N. Y. Rabbis Insist on Releasing Policemen from Duty on Yom Kippur

The New York Board of Rabbis today renewed the controversy over New York City Police Commissioner’s Stephen Kennedy’s dispute with Jewish members of the police force by sending a telegram asking the Commissioner to allow time off to Jewish police officers for Yom Kippur.

The executive committee of the rabbinical group said in a statement that the commissioner’s explanations that he meant no offense to the Jewish community “thus far are unacceptable.” The furore was touched off by the commissioner’s appearance on a television program on September 18 in which he indicated doubts about the religious sincerity of Jewish police who wanted time off for Rosh Hashanah observance.

The Commissioner said he had been forced to mobilize the entire 23,000-man force because of security problems arising from the attendance at the current General Assembly of the United Nations by many leaders of the Soviet bloc including Soviet Premier Khrushchev. Under pressure, Commissioner Kennedy later agreed to permit Jewish policemen to arrange swaps of duty tours with Christian policemen. It was reported that 335 of the city’s 1,300 Jewish policemen arranged such swaps for Rosh Hashanah.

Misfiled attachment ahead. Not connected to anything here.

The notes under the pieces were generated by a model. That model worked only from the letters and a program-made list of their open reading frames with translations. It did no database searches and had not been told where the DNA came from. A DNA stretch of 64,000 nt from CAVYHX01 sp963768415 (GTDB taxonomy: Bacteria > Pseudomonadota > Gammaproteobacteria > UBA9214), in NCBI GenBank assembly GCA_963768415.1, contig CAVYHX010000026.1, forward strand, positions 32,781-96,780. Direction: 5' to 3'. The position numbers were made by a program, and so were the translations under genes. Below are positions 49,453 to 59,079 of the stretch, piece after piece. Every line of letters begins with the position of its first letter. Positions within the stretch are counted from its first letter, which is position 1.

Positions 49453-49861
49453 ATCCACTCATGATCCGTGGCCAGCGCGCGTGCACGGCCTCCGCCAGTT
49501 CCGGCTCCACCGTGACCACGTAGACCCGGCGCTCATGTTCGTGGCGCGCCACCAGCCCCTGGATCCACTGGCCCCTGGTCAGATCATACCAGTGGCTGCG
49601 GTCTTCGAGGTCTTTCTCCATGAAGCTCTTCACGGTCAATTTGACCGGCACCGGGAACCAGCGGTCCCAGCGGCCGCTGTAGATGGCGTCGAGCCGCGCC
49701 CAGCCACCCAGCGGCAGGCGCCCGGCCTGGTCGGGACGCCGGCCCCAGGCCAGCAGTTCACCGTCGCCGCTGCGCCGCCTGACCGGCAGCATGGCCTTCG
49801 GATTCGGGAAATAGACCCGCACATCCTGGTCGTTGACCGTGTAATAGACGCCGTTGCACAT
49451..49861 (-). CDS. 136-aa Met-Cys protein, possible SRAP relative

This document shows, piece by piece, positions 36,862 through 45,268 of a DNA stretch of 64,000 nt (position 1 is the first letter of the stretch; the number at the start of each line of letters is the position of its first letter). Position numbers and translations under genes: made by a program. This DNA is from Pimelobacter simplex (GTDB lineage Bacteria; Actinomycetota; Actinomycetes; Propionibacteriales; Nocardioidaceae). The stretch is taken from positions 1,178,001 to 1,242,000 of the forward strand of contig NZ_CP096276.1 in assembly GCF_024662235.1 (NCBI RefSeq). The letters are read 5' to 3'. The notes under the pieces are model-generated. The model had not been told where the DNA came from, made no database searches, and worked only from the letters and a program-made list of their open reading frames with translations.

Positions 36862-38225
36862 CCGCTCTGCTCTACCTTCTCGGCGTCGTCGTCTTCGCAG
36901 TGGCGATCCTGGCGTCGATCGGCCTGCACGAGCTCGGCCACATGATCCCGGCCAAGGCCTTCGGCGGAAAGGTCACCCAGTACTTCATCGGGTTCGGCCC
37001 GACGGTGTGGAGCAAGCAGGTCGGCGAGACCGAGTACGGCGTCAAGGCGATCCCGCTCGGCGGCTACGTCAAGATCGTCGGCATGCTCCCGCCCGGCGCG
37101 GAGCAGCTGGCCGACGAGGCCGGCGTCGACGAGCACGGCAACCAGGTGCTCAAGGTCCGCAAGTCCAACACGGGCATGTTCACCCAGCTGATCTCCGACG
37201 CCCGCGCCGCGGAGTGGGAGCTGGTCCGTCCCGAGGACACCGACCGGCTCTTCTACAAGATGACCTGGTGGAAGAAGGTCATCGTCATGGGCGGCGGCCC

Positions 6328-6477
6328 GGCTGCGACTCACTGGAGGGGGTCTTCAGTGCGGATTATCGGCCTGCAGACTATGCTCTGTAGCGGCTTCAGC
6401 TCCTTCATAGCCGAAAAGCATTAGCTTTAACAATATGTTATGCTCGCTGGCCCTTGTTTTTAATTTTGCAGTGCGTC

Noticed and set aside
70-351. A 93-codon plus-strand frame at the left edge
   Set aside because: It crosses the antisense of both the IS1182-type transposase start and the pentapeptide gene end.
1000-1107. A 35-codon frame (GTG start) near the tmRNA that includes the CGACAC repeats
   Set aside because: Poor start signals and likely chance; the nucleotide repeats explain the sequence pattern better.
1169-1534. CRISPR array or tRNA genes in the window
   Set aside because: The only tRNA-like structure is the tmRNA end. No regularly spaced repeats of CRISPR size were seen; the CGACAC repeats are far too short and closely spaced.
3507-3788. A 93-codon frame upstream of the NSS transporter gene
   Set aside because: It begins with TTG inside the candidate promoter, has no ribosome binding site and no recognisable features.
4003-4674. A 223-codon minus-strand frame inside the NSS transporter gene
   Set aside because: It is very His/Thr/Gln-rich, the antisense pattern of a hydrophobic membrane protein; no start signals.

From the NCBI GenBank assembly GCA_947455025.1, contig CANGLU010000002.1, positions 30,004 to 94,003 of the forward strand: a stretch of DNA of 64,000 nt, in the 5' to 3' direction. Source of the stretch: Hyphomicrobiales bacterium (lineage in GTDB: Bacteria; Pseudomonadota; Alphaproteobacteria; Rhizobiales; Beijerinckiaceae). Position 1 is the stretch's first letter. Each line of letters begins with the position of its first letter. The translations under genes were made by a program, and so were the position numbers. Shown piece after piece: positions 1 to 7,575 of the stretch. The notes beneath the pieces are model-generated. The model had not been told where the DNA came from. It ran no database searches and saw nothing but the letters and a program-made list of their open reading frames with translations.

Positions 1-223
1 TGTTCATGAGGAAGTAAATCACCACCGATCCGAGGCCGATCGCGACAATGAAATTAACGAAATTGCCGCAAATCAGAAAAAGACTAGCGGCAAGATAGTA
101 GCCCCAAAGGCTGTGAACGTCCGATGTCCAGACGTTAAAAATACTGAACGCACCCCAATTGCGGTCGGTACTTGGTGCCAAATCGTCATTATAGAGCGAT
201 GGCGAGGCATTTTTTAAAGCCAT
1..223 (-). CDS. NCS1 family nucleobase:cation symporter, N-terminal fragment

Mayor Wagner apologized on behalf of the Commissioner and asked him to apologize as well. The Commissioner refused, asserting that anti-Semitism was abhorrent to him and that he did not consider an apology necessary. Former Senator Herbert H. Lehman came to the Commissioner’s defense.

Asserting that the New York Board of rabbis “did not level the charge of anti-Semitism” against the Commissioner, the rabbis’ statement expressed the hope that the Commissioner “would find it in his heart to express regret to Jewish policemen whose religious sincerity and devotion to duty he questioned in his ill-considered remarks. His explanations thus far are unacceptable.”

The rabbis said they were grateful to Mayor Wagner “for his conciliatory efforts” and added that they accepted the Mayor’s apologies “in the name of the city administration.” The rabbis also expressed thanks to the non-Jewish policemen who increased their tours of duty “to enable their Jewish colleagues to worship at services for the New Year, even as Jewish policemen have made it possible for their Christian colleagues to worship on Christmas and Easter.”

The statement said the rabbis were fully aware of security needs but felt that, through vacation leaves and “other available means,” there will be sufficient replacements” for Jewish police to be permitted to attend services on Yom Kippur, “and are so requesting in a telegram to the Commissioner.”

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